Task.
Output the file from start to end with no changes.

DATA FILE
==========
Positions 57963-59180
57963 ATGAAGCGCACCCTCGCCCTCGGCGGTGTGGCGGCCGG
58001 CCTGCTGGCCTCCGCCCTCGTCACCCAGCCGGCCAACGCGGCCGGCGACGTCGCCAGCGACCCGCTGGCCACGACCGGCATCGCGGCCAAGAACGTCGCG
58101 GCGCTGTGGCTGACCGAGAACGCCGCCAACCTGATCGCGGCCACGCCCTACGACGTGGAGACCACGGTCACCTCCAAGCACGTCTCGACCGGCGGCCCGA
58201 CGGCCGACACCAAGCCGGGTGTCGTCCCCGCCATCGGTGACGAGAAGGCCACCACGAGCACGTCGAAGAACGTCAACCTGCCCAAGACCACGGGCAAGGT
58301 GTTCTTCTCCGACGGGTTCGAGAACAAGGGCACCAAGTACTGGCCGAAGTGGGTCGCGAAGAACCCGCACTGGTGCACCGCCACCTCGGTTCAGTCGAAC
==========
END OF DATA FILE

Positions 57963-59180
57963 ATGAAGCGCACCCTCGCCCTCGGCGGTGTGGCGGCCGG
58001 CCTGCTGGCCTCCGCCCTCGTCACCCAGCCGGCCAACGCGGCCGGCGACGTCGCCAGCGACCCGCTGGCCACGACCGGCATCGCGGCCAAGAACGTCGCG
58101 GCGCTGTGGCTGACCGAGAACGCCGCCAACCTGATCGCGGCCACGCCCTACGACGTGGAGACCACGGTCACCTCCAAGCACGTCTCGACCGGCGGCCCGA
58201 CGGCCGACACCAAGCCGGGTGTCGTCCCCGCCATCGGTGACGAGAAGGCCACCACGAGCACGTCGAAGAACGTCAACCTGCCCAAGACCACGGGCAAGGT
58301 GTTCTTCTCCGACGGGTTCGAGAACAAGGGCACCAAGTACTGGCCGAAGTGGGTCGCGAAGAACCCGCACTGGTGCACCGCCACCTCGGTTCAGTCGAAC